Before the affordable care act, we had a horrific system because our insurance companies had regional protections from competition. Because of regional bureaucracy and laws, insurance companies experienced monopolies due to the lack of national competition. If you sold insurance in one state, you often couldn’t sell insurance in others because of the requirements.
Is a health care provider ever standing in front of a customer and trying to convey the value they will provide in competition for business? NO
The basic problem with the health care system is that insurance pays the bills, not people.
When people stand in front of a vendor such as a clinic, and they are presented with an opportunity to purchase immunizations, they should have all the data they need in front of them to make that decision – such as pricing.
If we used our own dollars, we would IMMEDIATELY demand pricing sheets, and we’d shop around for the BEST VALUE in health care administration.
Insurance payment means we no longer care about the overall value we’re receiving.
Pricing and benefits determine value.
IN fact, value is tied directly to the supply and demand curves in economics.
As supply increases, pricing should go down. As supply shrinks, pricing should go up.
Some people may say that the burgeoning population is causing health care pricing to skyrocket – but this simply isn’t the case. As the baby boomer generation starts requiring lots of services in health care, and as the massive millennial generation is also requiring more health care services as they have kids and families, the capitalist system would simply grow an overall economic pie, where the demand for services would directly feed into the health care sector, providing greater job opportunity.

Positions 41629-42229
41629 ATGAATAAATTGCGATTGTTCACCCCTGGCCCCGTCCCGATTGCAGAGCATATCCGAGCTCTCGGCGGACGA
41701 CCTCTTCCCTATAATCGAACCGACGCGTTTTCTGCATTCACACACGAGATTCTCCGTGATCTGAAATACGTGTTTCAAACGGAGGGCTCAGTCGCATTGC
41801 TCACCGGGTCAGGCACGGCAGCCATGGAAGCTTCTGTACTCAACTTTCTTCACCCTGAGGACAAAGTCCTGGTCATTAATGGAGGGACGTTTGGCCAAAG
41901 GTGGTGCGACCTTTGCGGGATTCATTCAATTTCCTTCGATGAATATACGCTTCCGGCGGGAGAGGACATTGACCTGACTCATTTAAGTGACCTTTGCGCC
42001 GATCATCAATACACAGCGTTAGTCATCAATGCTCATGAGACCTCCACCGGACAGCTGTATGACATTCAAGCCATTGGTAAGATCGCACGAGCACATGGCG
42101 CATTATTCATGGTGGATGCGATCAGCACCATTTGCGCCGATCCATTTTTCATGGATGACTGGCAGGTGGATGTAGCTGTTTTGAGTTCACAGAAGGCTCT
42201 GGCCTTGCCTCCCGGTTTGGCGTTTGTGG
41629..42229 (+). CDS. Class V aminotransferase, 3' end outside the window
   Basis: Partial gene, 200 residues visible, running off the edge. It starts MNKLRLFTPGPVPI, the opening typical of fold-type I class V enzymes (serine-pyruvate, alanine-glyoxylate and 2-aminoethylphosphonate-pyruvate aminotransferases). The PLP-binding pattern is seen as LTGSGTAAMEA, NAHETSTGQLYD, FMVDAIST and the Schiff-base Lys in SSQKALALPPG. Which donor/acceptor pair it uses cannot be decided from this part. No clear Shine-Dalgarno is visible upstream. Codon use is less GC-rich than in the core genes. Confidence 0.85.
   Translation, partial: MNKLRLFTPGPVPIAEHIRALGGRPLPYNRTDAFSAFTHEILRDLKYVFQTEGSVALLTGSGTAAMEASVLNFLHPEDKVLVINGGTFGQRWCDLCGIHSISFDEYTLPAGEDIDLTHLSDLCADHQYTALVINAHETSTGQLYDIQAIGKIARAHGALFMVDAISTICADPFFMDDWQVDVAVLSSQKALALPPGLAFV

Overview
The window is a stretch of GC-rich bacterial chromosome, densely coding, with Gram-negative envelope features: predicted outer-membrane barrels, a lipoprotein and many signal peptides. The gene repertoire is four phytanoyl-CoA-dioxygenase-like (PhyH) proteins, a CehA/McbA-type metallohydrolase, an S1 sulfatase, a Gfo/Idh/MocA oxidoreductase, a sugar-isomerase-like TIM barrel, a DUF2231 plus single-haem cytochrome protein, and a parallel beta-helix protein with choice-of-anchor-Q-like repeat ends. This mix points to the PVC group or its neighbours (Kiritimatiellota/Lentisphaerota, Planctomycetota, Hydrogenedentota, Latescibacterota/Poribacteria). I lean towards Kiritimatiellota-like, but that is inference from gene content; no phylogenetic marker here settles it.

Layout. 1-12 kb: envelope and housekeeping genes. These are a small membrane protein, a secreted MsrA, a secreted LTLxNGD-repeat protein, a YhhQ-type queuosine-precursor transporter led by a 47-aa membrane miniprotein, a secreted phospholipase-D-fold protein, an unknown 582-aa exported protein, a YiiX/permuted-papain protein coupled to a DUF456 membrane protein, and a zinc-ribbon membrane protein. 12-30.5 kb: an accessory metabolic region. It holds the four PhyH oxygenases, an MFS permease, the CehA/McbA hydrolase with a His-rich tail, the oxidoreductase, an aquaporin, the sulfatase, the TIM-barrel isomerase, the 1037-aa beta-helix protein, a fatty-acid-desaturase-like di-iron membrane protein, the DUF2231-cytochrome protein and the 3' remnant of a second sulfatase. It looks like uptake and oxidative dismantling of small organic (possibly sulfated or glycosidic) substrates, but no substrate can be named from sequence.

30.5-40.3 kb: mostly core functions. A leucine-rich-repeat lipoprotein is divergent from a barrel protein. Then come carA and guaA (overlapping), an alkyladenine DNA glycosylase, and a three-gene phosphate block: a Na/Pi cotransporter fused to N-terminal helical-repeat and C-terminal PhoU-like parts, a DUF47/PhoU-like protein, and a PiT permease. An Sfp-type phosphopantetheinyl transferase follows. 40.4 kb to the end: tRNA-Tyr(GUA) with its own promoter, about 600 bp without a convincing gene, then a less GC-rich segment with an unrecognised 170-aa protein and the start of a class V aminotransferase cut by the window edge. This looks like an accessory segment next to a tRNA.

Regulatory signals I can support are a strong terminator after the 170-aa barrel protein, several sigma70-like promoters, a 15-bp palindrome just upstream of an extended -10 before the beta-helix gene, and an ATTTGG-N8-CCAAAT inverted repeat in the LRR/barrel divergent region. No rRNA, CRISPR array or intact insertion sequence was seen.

When the focus is all about removing the individual as the economic decision maker, you’re allowing the insurance industry to forget about delivering value.
Quality, Universality, and Cheapness: CHOOSE TWO
High Quality and Universal Health Care will be stupid expensive
Universal cheap health care will be of low quality
Cheap and high Quality cannot be administered universally – but the free market is the only one that can deliver it.
When we can’t look the doctor in the face and tell him to pound sand with her pricing, we’re ultimately neutered as a society.
A Rare Earth Mineral Containing Supercomputer (iPhone) is $900, but my Infant’s Well Check is $1,200?
Basic Health Care isn’t really that crazy, but the top tiered health care is.
What do i mean? There is no reason why it should cost an arm and a leg for me to get a doctor to check for the sniffles, a broken arm, or basic immunizations.
Bureaucracy of the FDA makes drugs super-expensive, a lack of tort reform means that providers and drug companies can be sued in massive class-action campaigns, and the litany of taxes, bureaucracy, and red-tape means that there are far too many administrators involved in health care (just like education).
If we allowed the market to price “less-proven” drugs, care from less-qualified people, we’d be able to CHOOSE with our own dollars and feet, what type of care we’d want.
As long as we don’t pay for our own healthcare, and we continue to rely on insurance, we’ll see the cost and quality of care deteriorate to an undesirable position.